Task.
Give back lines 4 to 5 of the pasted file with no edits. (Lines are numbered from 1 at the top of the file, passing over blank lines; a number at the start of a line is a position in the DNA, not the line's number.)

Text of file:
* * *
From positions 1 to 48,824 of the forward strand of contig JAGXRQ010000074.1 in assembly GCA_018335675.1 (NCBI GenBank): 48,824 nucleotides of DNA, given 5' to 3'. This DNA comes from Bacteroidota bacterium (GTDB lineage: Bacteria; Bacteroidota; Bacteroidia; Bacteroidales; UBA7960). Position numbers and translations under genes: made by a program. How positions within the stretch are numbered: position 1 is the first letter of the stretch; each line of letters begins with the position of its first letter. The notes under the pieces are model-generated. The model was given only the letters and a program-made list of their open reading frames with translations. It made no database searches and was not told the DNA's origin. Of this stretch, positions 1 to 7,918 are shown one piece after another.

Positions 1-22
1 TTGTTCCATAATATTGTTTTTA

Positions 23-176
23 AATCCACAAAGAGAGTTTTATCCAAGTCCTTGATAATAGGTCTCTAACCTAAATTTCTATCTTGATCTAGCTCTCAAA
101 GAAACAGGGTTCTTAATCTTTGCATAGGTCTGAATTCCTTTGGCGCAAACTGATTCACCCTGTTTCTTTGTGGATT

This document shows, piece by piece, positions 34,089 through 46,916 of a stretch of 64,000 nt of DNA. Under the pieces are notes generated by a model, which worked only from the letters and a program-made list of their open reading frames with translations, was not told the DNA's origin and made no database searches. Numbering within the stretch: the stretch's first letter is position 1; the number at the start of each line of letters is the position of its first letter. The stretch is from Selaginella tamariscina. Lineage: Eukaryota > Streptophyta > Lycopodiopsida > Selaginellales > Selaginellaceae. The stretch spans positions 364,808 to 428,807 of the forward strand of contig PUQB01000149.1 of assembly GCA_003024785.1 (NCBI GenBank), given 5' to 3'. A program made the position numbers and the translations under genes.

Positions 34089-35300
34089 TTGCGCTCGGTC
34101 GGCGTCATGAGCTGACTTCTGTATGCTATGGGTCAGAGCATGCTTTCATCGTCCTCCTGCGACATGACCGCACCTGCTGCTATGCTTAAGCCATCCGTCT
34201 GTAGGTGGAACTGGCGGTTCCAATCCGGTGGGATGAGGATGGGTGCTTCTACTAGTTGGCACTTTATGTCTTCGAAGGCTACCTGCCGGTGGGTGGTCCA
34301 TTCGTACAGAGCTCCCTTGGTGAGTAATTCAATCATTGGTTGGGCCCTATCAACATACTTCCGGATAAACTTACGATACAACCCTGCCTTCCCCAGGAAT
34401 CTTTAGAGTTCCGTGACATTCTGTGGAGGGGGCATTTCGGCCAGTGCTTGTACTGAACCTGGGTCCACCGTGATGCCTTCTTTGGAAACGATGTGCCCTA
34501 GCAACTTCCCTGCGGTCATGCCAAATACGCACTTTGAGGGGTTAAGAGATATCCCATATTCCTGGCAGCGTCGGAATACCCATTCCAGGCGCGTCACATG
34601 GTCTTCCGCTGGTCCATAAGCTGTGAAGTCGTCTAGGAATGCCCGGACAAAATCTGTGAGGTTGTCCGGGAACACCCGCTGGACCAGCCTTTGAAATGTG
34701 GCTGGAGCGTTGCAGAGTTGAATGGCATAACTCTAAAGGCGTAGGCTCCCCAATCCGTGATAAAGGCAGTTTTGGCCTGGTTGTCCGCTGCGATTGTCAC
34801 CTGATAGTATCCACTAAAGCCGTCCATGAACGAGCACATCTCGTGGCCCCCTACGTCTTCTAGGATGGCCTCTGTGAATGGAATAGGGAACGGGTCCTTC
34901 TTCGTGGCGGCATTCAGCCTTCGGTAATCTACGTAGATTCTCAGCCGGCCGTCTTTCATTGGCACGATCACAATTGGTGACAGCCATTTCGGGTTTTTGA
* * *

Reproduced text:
Positions 23-176
23 AATCCACAAAGAGAGTTTTATCCAAGTCCTTGATAATAGGTCTCTAACCTAAATTTCTATCTTGATCTAGCTCTCAAA